In Conversation with Wynn Kramarsky & Rachel Nackman
Frank Badur: The process of making a drawing begins with an impulse. Very often my drawings stem from my interest in architecture or in nature. I may also be thinking about music, Asian philosophy, or Asian poetry. But—and this is important—my work is never narrative; those sources provide only the impulse to start my drawings.
I don’t follow any system. The process of making a drawing, for me, is not systematic. If I’m in my studio and I’m absorbed in making a drawing, then the drawing tells me what my hand has to do next. The only things that are predetermined about each drawing are the measurements of the support and its orientation. Often the drawing starts with a very simple grid, and then I start to form my idea. The process develops more or less intuitively.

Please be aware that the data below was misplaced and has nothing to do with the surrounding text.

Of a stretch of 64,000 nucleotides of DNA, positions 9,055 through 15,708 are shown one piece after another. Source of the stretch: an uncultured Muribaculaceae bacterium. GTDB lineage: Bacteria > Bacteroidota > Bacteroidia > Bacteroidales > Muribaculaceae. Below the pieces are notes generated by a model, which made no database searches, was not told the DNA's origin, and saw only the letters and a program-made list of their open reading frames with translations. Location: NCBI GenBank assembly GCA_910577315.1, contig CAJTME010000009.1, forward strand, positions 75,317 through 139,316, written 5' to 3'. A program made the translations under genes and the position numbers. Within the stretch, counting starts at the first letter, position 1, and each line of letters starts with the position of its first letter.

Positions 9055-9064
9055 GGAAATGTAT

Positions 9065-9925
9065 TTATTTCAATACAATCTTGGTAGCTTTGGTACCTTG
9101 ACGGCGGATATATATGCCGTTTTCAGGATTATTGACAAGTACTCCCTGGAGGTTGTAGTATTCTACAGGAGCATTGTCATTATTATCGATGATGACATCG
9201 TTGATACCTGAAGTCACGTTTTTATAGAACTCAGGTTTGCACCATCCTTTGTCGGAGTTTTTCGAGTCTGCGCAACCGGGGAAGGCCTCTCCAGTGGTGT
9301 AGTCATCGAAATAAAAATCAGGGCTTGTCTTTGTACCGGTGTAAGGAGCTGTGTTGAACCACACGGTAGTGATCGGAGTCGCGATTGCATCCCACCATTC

Like the Taoist yin and yang, my freehand irregular graphite grids provide a complementary contrast to the very precise work I do with gouache and a ruler. I like this contrast. I see the irregular grids as diagrams of my awareness as I go through the process of drawing. It’s very interesting for me to look at a drawing and to see how engaged I was, or how anxious, or how quiet my environment was.
Rachel Nackman: The freehand irregular grids can be read as a record of your mental state while making the drawing?
FB: Absolutely. Color is also an extremely emotional medium, and for me it too creates a very specific atmosphere. If you look at my drawings, I think you can observe all kinds of different color atmospheres. I have a huge color memory from my travels—you could call it a virtual color library. This is what I use in my studio.